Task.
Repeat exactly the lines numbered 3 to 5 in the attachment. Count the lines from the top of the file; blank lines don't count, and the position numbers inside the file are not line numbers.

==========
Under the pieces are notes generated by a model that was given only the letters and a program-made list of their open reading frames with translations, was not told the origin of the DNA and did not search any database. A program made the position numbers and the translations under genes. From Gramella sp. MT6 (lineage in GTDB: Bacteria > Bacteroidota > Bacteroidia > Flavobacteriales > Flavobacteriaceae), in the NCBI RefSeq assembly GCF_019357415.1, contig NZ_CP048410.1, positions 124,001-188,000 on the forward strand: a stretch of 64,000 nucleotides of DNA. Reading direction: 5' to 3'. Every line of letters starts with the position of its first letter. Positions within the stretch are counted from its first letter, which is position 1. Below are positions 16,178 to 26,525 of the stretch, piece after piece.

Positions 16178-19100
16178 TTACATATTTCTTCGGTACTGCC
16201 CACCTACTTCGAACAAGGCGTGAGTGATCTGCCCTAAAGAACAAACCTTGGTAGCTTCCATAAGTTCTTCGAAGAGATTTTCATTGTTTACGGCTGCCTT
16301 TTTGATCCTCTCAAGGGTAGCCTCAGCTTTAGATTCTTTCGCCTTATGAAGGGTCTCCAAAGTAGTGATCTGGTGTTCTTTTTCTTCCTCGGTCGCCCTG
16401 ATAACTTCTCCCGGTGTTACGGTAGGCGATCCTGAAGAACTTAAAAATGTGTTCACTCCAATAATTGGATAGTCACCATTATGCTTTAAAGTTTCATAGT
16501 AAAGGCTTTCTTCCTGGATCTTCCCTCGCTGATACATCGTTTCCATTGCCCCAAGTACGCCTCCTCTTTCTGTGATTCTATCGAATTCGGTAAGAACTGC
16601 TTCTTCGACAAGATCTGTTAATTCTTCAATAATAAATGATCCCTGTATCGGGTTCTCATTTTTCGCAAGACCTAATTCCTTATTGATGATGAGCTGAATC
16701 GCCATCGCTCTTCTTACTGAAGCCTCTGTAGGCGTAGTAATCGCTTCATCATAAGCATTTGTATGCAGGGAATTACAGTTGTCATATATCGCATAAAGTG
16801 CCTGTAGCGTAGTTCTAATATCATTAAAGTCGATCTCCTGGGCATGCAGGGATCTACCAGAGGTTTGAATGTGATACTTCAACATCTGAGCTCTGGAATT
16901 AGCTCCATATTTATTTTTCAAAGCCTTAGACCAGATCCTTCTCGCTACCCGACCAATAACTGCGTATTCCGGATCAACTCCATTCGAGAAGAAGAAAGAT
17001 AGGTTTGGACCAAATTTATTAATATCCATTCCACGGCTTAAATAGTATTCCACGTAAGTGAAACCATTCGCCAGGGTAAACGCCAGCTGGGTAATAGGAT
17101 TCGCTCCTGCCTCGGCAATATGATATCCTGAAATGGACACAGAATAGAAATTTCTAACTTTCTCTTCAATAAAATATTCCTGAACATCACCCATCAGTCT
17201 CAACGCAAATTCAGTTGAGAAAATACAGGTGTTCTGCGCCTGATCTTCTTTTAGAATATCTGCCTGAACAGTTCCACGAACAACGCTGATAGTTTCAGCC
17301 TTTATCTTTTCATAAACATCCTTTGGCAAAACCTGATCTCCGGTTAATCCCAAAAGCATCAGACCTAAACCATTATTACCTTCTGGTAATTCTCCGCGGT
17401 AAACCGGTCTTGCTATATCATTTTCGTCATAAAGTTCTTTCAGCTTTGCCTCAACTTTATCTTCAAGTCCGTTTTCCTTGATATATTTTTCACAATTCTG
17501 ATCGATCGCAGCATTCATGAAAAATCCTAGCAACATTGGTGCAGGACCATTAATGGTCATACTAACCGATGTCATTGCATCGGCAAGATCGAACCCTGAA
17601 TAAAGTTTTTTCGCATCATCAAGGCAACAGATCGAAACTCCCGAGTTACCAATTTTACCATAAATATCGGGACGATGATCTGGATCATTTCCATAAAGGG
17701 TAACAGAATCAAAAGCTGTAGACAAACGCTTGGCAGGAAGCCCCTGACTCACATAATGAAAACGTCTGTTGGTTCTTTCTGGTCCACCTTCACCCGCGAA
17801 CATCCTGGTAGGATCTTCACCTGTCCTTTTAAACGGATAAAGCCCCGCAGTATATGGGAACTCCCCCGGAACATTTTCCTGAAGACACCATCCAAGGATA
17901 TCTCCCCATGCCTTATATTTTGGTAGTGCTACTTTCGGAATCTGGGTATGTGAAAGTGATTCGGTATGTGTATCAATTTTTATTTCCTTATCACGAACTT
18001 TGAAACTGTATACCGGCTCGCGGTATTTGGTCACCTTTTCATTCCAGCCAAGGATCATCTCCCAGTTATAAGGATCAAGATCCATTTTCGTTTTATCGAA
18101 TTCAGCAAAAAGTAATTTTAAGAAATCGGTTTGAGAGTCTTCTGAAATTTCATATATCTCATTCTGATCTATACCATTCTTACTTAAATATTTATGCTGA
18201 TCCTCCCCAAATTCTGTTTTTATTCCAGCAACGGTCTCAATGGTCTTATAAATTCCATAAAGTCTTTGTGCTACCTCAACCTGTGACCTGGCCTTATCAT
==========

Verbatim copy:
16178 TTACATATTTCTTCGGTACTGCC
16201 CACCTACTTCGAACAAGGCGTGAGTGATCTGCCCTAAAGAACAAACCTTGGTAGCTTCCATAAGTTCTTCGAAGAGATTTTCATTGTTTACGGCTGCCTT
16301 TTTGATCCTCTCAAGGGTAGCCTCAGCTTTAGATTCTTTCGCCTTATGAAGGGTCTCCAAAGTAGTGATCTGGTGTTCTTTTTCTTCCTCGGTCGCCCTG